Online marketplaces like Etsy, eBay, and Amazon offer retailers profitable, high-volume sales channels that can significantly improve the bottom line. But as more businesses discover and use these marketplaces, competition increases, meaning businesses need to market well in these channels.
Many factors impact how a product will perform on a given marketplace, including the product title and description or even how frequently product inventory levels are updated. Savvy marketers should take care to choose the right marketplaces, automate posting whenever possible, and create effective listings for each product on each marketplace.
Select the Proper Marketplace
Online marketplaces fall into three general categories: mass-market, niche, and boutique.
Mass-market sites include Amazon, which is the leading online marketplace in the U.S., eBay, Rakuten, Sears, and Newegg. These sites can have millions of visitors each day and offer a wide variety of products. They should probably be part of every merchant’s marketplace strategy.
TIAS or The Internet Antique Shop is a marketplace for antiques and collectables. This niche marketplace is certainly not for every business, but niche marketplaces like it can be found for nearly any industry. Sellers on these sites often face fewer competitors and may be able to sell at relatively high margins.
Etsy is the premier boutique marketplace wherein sellers typically offer unique, if not handmade, items. Sellers on boutique marketplaces may have very close connections with customers, but may also be limited in product variety.
Finding the proper marketplace for a given business is the first step toward marketplace selling success. While every online retailer should consider one or more mass-market sites, it should also consider finding a niche or boutique marketplace that also fits the business. For each marketplace, monitor margin, transactions, and costs.
Automate Whenever Possible
ChannelAdvisor, which offers software to help merchants list products on mass-market sites, points out that retailers generally face several challenges to listing on a marketplace. In each case, a bit of forethought and some automation will help a retailer leap the hurdle. Here are three examples.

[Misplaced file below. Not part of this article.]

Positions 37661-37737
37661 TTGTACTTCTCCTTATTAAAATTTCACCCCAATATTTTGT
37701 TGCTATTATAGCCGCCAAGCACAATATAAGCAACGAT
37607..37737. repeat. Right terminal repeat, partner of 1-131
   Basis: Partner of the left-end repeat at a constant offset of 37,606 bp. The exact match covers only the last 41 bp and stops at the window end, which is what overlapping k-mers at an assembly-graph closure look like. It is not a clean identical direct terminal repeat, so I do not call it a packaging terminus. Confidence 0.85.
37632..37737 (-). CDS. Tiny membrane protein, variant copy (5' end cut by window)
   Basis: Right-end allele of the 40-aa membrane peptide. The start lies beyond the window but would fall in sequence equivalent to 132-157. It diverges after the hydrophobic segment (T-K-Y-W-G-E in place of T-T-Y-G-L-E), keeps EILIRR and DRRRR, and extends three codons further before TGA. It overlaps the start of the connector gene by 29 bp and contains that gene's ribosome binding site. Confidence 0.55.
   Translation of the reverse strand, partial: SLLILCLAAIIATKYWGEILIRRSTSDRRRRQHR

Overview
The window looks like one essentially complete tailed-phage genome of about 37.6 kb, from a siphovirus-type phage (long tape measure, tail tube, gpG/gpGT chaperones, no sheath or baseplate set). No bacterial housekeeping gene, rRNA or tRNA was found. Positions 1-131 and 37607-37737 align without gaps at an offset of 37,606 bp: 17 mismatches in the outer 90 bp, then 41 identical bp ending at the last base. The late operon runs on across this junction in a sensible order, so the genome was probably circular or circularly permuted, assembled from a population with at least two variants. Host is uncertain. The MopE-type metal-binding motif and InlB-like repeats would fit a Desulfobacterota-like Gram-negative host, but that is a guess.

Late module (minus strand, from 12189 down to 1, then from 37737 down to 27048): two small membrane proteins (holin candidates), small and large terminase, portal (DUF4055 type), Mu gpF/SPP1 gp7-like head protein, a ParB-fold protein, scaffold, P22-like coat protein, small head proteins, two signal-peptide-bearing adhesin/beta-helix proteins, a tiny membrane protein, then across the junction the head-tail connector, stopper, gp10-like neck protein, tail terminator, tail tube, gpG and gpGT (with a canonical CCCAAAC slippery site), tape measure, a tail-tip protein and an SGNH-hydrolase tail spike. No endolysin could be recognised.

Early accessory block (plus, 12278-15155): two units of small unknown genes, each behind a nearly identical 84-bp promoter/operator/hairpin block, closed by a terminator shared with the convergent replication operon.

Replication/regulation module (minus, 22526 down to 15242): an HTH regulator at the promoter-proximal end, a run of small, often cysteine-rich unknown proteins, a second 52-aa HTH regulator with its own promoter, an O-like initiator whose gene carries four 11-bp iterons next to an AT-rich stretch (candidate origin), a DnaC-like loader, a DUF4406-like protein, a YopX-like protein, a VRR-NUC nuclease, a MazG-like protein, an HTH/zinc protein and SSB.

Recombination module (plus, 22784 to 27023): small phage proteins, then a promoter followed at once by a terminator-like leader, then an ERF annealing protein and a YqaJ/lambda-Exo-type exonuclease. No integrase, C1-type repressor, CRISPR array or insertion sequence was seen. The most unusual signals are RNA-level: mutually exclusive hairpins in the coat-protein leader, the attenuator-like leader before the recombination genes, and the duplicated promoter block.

The first challenge to listing on a marketplace is getting product information uploaded to the marketplace. Every marketplace will have some method — typically a web form — for manually listed products one-by-one. This might work for a merchant with only a handful of products, but quickly becomes a data entry nightmare for retailers with a hundred products or more. A script, an application programming interface (API), or an ecommerce platform extension could be used to make this automatic.
Next, marketplaces generally organize products into categories. Often these categories will be different from the way a given merchant has products organized. Thus, it is necessary to map a retailer’s chosen product categories to a marketplace’s associated categories. Typically, this mapping is done once and automated for new products.
A third challenge for listing on marketplaces is winning the top spot or, as an example, winning the buy box on Amazon. The merchant listed first for a product will often earn 80 percent of the orders. Each marketplace has a different way of awarding the top position on a product detail page. But it is often a combination of customer reviews, inventory levels, and price. Automating price often helps secure this top slot.
Create Effective Product Listings
The final differentiator in an online marketplace may be how well a product is described and displayed. In some sense, preparing a product listing for Amazon, eBay, or Etsy is a lot like creating a great product listing on a merchant’s own site.
The title should be unique, describe the product well, and include terms that will shoppers will likely use in the marketplace’s search. Consider using the same rules that apply to good search engine optimization when creating product titles for marketplaces.
Images are important. Product images for the Amazon marketplace should typically be at least 500 pixels square and, perhaps, even as large as 2,500 pixels square to accommodate image zooming. The photography should be well lit, clear, and indicative of the item.
Product descriptions should be unique. They should describe what the product is and how it benefits the shopper. It also makes sense to include the brand name, manufacturer, product identification number — like a UPC — and specifications.